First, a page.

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The importance of the king
The state and its institutions were parts of the total divine order, Maat, or justice. The state and its institutions and the king (Pharaoh) were part of Maat, and at the same time they had to act according to the rules of the Maat. Likewise, all human beings were part of this system, and could not escape. And they had to respect the state and the state-sanctioned cult.
The strongest myth and cult of Egypt, the one of Osiris and Horus, works as a legitimization of the kingship.
The king was theoretically the highest priest in Egypt. But many of the rituals were performed in his place by local high priests, choirs of temple singers and lower ranks of priests.
Jeremiah seems to be commenting on this very passage:
How do ye say, We are wise, and the law of the Lord is with us? Lo, certainly in vain made he it; the pen of the scribes is in vain.
The wise men are ashamed, they are dismayed and taken: lo, they have rejected the word of the Lord; and what wisdom is in them? (Jeremiah 8:8—9)19
With respect to the law and those who had charge of it, Jeremiah comments that "they that handle the law knew me not" (Jeremiah 2:8).
Therefore, behold, I am against the prophets, saith the Lord, that steal my words every one from his neighbour. (Jeremiah 23:30)
And the burden of the Lord shall ye mention no more: for every man's word shall be his burden; for ye have perverted the words of the living God, of the Lord of hosts our God. (Jeremiah 23:36)
Deuteronomy relates the following: "And the Lord spake unto you out of the midst of the fire: ye heard the voice of the words, but saw no similitude; only ye heard a voice" (Deuteronomy 4:12). Barker notes the direct contradiction with the account in Exodus 24:9—11, which reports that Moses, Aaron, and seventy elders of Israel "saw the God of Israel." Jeremiah speaks as one who has seen:
For who hath stood in the counsel of the Lord, and hath perceived and heard his word? who hath marked his word, and heard it? (Jeremiah 23:18; compare theophanies in Isaiah 6 and 1 Enoch)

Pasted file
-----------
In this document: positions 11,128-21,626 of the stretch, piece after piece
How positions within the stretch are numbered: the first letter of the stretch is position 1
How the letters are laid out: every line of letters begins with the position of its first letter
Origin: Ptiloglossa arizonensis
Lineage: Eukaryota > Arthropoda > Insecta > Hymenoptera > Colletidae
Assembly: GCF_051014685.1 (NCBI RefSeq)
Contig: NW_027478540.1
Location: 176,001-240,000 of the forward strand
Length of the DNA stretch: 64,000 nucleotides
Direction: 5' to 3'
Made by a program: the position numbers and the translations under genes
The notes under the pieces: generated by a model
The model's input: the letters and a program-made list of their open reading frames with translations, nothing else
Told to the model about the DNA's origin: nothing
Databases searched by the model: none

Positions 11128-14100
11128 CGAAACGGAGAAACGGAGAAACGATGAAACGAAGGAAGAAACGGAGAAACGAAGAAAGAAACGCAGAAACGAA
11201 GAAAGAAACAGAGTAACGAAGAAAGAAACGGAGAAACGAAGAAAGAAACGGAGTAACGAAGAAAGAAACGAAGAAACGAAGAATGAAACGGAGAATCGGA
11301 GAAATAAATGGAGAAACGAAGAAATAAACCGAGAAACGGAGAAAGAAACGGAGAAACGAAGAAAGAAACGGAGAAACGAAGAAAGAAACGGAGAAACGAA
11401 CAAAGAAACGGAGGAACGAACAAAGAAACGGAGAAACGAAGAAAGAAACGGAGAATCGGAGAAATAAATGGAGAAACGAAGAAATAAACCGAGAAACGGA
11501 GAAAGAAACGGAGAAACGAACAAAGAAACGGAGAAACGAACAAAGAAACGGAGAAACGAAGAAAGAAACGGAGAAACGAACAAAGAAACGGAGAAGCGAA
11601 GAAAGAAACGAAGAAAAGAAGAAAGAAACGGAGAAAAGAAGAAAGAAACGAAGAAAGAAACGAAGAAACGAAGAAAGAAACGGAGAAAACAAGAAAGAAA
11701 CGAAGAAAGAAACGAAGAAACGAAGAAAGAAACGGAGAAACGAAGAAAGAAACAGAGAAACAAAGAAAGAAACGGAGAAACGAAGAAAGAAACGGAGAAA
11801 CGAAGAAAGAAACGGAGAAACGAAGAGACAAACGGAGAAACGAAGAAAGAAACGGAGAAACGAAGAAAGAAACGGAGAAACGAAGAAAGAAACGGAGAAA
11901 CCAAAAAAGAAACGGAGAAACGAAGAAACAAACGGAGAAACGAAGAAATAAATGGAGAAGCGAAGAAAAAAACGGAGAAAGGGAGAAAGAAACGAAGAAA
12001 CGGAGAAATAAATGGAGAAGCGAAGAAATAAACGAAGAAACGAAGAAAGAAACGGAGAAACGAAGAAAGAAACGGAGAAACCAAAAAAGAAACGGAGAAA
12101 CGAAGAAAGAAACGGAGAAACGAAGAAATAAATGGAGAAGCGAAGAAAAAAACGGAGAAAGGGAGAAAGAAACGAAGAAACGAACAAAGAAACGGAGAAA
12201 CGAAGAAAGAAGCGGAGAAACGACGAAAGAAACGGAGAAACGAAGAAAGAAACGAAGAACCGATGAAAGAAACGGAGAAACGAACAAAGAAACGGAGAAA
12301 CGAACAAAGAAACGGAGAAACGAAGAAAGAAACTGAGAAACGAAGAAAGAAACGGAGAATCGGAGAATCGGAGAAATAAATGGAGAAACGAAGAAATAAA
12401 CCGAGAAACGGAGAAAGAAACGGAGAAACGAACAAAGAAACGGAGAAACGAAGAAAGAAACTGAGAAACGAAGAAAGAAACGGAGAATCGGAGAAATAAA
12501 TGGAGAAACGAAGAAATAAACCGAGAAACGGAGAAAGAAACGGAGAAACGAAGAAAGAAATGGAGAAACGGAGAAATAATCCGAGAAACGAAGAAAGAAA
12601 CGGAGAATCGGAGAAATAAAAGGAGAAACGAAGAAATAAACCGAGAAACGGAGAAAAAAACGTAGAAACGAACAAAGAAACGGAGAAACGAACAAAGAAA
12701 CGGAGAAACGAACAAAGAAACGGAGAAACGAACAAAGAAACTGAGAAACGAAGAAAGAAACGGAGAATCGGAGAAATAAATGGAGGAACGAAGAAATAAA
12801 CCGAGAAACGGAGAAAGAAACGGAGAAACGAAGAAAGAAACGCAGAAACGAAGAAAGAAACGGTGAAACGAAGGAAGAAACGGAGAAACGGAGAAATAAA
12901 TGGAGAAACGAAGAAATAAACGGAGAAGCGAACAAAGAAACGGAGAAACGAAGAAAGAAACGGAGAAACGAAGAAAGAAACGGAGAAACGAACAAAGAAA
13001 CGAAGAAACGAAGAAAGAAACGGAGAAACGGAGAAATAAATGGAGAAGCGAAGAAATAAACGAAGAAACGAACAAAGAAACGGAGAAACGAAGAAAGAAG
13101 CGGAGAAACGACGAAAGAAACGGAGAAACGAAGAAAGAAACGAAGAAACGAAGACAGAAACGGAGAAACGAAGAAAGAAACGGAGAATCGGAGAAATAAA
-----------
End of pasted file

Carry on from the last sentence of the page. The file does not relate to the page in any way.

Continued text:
But if they had stood in my counsel, and had caused my people to hear my words, then they should have turned them from their evil way, and from the evil of their doings. (Jeremiah 23:22)
Deuteronomy says that "The secret things belong unto the Lord our God: but those things which are revealed belong unto us and to our children for ever, that we may do all the words of this law" (Deuteronomy 29:29). Further, it explains that "For this commandment which I command thee this day, it is not hidden from thee, neither is it far off. It is not in heaven, that thou shouldest say, Who shall go up for us to heaven, and bring it unto us, that we may hear it, and do it?" (Deuteronomy 30:11—12).
4 Creator Gods
In ancient Mesopotamia, the facts of nature were attributed to the workings of divine forces. Thus, there were many gods and goddesses, including 4 creator gods who were themselves created by the forces of Taimat and Abzu, who had emerged from a primordial chaos of water. [See the Greek story of creation out of Chaos.]
1. The highest of the 4 gods was the sky-god An, the over-arching bowl of heaven.
2. Next came Enlil who could either produce raging storms or act to help man.
3. Nin-khursag was the earth goddess.
4. The 4th god was Enki, the water god and patron of wisdom.
These four did not act alone, but consulted with an assembly of 50, the Annunaki. In addition to these gods and goddesses, the world was populated with innumerable spirits and demons.
* Lists of Mesopotamian Gods
How the Gods Helped Mankind
The gods bound people together in their social groups and were believed to have provided what they needed to survive. The Sumerians developed stories and festivals to explain and harness help for their physical environment. Once a year came the new year and with it the Sumerians thought the gods decided what would happen to mankind for the coming year.
Otherwise, the gods and goddesses were more concerned with their own feasting, drinking, fighting, and arguing. But they could be prevailed upon to help on occasion if ceremonies were performed to their liking. The priests were responsible for the sacrifices and rituals that were essential for the help of the gods. In addition, since property belonged to the gods, it was administered by the priests. This made the priests valuable and important figures in their communities. And so, the priestly class developed.